Anna Livia Pugholm Vørsel
Anna Livia Vørsel is an architectural historian, researcher, and PhD candidate in Architectural History, Theory and Critical Studies at the School of Architecture, KTH. She holds an MA in Architectural History and a BSc in Architectural and Interdisciplinary Studies, both from the Bartlett School of Architecture, UCL. In her work, she addresses the material, economic, bureaucratic, and social history of buildings, looking for traces of the socio-political and economic conditions, registered and stored within their materials.
Anna Livia’s research project, Becoming Evident: material forms of knowing, looks at the material, economic, bureaucratic and socialhistory of buildings, asking how traces of socio-political and economic conditions are registered and stored in building materials, and how these can be traced through material, social and historic ruptures. The research engages with three case studies, three such ruptures. These look at different material constituents in buildings, and their relation to the bodies inhabiting them: mouldy building materials, affecting throats and noses, rumbling ventilation systems, affecting ears and bodies, and asbestos, affecting health and future uses. They represent three different architectural events: a closure and boarding up of a building, the alteration from one typology to another, and the demolition of a third. The three cases also unpack the change of use in buildings over time: the closure of a public open preschool, the change of a public preschool to private housing, and the relocation of a district administration office. The case studies are tied together in time, space and use. All are located in Stockholm, built as part of the welfare state infrastructure in the 1960s and 1970s, and affected by recent neoliberal processes of privatisation in Sweden, vacated by their original users in the years 2008-2017.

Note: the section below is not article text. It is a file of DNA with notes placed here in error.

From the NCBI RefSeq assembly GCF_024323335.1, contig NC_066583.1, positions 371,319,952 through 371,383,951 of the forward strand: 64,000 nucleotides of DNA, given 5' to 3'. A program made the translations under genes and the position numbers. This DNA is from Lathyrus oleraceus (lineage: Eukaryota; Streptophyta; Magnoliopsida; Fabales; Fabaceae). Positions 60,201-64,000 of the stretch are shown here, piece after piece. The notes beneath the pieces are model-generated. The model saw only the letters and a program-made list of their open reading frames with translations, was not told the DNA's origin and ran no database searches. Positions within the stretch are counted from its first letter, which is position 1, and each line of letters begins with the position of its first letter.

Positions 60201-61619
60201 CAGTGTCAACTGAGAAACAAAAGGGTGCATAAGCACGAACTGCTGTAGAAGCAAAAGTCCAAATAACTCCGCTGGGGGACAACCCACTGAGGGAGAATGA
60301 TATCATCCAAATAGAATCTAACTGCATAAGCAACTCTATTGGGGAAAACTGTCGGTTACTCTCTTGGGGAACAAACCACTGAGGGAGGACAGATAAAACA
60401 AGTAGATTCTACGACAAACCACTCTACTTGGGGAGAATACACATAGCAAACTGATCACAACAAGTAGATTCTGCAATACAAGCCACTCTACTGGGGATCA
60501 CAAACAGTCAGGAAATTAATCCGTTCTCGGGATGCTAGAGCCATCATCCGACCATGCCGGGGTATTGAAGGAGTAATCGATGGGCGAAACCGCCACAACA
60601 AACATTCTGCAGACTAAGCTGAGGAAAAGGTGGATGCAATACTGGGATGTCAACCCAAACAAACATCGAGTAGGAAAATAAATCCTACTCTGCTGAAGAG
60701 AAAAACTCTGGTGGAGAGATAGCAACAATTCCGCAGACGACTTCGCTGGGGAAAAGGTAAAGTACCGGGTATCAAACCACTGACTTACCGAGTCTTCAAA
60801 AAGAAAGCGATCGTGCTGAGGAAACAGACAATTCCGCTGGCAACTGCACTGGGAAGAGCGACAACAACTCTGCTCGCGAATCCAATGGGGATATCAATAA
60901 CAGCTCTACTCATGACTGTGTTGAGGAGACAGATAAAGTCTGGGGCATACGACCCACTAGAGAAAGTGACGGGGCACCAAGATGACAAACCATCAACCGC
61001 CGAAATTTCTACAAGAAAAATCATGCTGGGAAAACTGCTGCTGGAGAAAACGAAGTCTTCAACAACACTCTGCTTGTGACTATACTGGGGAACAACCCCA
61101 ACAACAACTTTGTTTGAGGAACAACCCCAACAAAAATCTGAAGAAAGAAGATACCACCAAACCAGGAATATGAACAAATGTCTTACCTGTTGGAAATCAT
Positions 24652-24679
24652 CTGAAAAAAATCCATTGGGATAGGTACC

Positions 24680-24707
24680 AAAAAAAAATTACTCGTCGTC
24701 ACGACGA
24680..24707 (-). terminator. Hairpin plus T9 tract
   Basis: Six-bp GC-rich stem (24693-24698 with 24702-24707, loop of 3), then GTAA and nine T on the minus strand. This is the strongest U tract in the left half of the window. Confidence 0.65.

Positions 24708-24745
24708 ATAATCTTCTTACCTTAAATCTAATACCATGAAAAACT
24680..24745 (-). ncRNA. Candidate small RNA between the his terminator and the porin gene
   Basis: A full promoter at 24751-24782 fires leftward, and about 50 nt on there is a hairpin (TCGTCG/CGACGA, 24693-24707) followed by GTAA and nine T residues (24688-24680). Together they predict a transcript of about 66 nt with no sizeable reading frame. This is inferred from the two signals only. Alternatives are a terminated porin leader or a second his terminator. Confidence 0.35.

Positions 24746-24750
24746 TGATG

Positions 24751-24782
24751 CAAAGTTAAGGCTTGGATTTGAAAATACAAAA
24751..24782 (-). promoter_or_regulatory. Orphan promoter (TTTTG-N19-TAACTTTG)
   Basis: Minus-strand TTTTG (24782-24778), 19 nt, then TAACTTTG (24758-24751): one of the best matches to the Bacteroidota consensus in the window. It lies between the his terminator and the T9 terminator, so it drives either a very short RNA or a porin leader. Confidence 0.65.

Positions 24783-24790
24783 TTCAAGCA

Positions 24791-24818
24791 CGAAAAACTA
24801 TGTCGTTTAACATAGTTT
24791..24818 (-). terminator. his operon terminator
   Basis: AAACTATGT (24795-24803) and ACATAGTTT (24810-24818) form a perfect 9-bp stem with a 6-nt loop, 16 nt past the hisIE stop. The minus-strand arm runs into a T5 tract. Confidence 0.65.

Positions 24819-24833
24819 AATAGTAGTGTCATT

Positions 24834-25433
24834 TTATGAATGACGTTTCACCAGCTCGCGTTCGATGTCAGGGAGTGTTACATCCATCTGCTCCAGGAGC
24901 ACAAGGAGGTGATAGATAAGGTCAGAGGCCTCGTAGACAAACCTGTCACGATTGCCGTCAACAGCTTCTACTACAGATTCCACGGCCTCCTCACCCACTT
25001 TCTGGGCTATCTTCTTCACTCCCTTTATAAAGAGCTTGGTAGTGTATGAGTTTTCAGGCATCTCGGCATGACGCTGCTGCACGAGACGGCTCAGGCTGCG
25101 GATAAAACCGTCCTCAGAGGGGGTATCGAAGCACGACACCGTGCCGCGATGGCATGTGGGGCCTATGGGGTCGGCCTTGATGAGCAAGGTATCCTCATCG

The thesis looks at these three cases, the ruptures, the buildings, and the socio-economic and political infrastructures interlinked within them, through a methodological framework of ‘events’ and ‘stutters.’ The thesis approaches knowledges, value systems and structural conditions as something that becomes registered and stored in materials over time, and looks to the ruptures, the ‘events’ and ‘stutters’ as moments where these come into view, where the material can give testimony. Through the cases, the research looks at knowledge infrastructures, critically addressing knowledge production in architecture, questioning what tacit knowledge(s) does, how it operates, and what and who it affects within architecture. Through an engagement with various sources, historic documents and ‘boring things’ in writing, the research narrates three stories of materials giving testimony to complex entangled building histories, illustrating how this can be applied as a methodology for architectural history and theory writing. Three stories about what value systems and knowledges are tied into our buildings and how these operate in practice. And lastly, three stories about buildings and the services within them that have changed in recent years, and the effects of these changes on the communities in which they sit.
The research will take the form of a monograph, using considerations of 'writing as practice', storytelling and speculative narration in situating myself as a researcher and historian against the work, and critically reflecting on its production. The PhD research is part of the Marie Sklodowska-Curie Action project TACK / Communities of Tacit Knowledge: Architecture and its Ways of Knowing.